Meanwhile here in Kentucky, protests continue against police for the murder of Breonna Taylor in March, killed by Louisville Metro PD as they invaded her home.
Groups of protesters demanding justice for Breonna Taylor, who was an African American woman killed in her apartment by police officers on March 13, are gathered on Jefferson and Sixth Street.
Around 9:30 p.m., shortly after a police transport unit was rolled down by protesters on Jefferson Street toward Sixth Street, against normal flow of traffic, reports of loud bangs came followed by tear gas.
Around 9 p.m., protesters pulled down the American and Kentucky flags in front of the Hall of Justice and set them ablaze. Moments later, some protesters threw objects at the building's glass doors, more items were lit on fire and there was three loud bangs went off.
A group of more than 1,000 people were estimated to be gathering around the Hall of Justice where everything seems to be focused.
Earlier in the day, the group which was more than 500 gathered at Jefferson Street with two helicopters circling overhead, including a LMPD chopper. The groups had speakers talking from the steps of Metro Hall. The crowd has continued to grow as the evening demonstrations carried on.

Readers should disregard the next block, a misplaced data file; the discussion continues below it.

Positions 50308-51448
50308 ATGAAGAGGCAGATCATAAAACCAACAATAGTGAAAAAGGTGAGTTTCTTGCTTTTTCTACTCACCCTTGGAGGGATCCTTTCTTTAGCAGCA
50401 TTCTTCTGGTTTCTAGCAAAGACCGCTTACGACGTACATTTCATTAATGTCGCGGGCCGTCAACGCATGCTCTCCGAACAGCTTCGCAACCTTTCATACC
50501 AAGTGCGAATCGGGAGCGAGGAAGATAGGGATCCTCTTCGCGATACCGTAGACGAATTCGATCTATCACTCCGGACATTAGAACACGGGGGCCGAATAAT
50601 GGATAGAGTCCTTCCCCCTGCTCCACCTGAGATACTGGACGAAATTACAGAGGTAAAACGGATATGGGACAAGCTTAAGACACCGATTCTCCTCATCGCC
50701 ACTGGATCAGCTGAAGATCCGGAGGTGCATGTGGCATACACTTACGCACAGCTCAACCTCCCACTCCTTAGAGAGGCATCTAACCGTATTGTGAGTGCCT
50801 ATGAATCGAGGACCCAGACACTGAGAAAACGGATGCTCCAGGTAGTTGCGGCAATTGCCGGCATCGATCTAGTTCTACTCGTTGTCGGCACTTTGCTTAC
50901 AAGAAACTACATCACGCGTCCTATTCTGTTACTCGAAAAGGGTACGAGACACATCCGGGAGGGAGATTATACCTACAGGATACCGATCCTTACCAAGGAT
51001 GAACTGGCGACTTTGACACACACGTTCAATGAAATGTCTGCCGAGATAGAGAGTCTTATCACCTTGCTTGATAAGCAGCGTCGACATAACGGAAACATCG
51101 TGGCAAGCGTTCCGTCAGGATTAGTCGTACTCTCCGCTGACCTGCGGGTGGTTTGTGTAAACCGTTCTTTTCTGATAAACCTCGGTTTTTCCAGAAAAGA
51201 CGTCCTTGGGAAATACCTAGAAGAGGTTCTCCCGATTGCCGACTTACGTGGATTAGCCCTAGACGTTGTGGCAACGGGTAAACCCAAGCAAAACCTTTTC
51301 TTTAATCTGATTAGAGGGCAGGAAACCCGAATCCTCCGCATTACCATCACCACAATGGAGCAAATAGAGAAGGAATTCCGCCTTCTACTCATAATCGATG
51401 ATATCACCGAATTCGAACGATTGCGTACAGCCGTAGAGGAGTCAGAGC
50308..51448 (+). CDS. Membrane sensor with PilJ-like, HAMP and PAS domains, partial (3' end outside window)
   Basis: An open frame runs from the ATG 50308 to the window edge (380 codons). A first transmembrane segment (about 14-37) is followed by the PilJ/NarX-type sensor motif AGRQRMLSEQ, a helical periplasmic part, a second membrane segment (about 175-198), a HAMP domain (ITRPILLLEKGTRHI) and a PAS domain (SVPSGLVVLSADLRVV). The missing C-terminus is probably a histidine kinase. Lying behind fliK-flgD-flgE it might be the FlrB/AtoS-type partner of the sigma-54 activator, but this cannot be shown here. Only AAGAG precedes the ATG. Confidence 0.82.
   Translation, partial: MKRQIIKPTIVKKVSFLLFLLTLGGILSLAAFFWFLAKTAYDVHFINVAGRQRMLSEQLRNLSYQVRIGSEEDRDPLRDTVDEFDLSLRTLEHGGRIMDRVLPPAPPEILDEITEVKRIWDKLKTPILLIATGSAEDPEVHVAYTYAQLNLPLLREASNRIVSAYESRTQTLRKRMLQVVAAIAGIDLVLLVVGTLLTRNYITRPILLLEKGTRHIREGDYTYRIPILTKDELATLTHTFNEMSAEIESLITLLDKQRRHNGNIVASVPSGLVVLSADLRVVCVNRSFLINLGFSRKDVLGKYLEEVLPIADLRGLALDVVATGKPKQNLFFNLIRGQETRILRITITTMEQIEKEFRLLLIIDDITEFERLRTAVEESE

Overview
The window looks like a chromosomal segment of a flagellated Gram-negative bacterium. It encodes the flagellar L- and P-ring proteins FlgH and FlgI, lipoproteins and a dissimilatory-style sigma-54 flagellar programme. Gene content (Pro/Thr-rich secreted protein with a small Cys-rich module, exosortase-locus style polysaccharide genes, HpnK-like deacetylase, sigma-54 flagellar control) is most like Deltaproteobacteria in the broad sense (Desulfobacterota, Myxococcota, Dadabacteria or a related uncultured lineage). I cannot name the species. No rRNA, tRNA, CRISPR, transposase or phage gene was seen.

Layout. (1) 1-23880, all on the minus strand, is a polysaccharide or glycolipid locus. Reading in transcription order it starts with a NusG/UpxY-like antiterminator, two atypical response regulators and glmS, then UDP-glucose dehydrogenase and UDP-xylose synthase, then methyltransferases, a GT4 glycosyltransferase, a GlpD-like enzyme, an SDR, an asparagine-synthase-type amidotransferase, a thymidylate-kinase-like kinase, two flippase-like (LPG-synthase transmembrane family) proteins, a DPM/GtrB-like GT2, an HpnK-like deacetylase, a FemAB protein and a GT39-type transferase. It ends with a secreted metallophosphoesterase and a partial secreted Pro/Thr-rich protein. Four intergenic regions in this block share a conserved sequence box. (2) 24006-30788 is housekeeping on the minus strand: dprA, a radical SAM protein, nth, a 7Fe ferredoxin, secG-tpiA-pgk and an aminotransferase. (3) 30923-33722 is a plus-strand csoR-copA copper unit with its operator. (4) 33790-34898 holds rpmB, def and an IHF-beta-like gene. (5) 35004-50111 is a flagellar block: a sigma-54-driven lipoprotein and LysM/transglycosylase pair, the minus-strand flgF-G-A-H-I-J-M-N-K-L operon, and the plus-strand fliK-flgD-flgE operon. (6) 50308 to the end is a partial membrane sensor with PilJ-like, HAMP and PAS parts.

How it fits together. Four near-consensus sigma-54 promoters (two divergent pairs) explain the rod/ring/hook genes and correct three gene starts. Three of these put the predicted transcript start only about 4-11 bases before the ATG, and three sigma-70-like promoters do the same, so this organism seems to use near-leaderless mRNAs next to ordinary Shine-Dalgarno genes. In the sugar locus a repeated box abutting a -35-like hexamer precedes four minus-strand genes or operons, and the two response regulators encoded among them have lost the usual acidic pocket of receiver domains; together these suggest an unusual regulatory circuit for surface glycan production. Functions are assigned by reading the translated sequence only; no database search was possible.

Hundreds also knelt between Broadway and Jefferson Street with their fists are in the air and marched around the police department chanting, 'No justice no peace.'
Protesters were also seen banging on glass at Hall of Justice steps calling for officers to come outside.
Jibriyll Izsreal, of Louisville, told the crowd they shouldn't bang on the doors.
"What I said to the crowd, 'Was do you really want to break down the glass doors of the police precincts? You’re going to give them the impression that you want to fight and if you want to fight the police what you really need to do is go home and get your guns and come back here with some force,' at which point everyone got silent," he said. "I asked everyone who had a gun and again every one was silent. Breonna Taylor’s family asked all the people in Louisville who are concerned about her loved ones not to engage in violence in order to honor memory. I felt imperative to come down here primarily for that reason, to honor Breonna's family in the way that her family is asking the community to do."
To his credit, Mayor Greg Fischer says the LMPD will suspend no-knock raids until further notice. Seven people were shot during protests Thursday night, nobody was killed thankfully, but LMPD, hours after saying they didn't fire a single bullet, promises lethal force against protesters if things get out of hand again this weekend.
But at this point it's been ten weeks, and nobody's been fired yet.
It's going to be a long, deadly summer.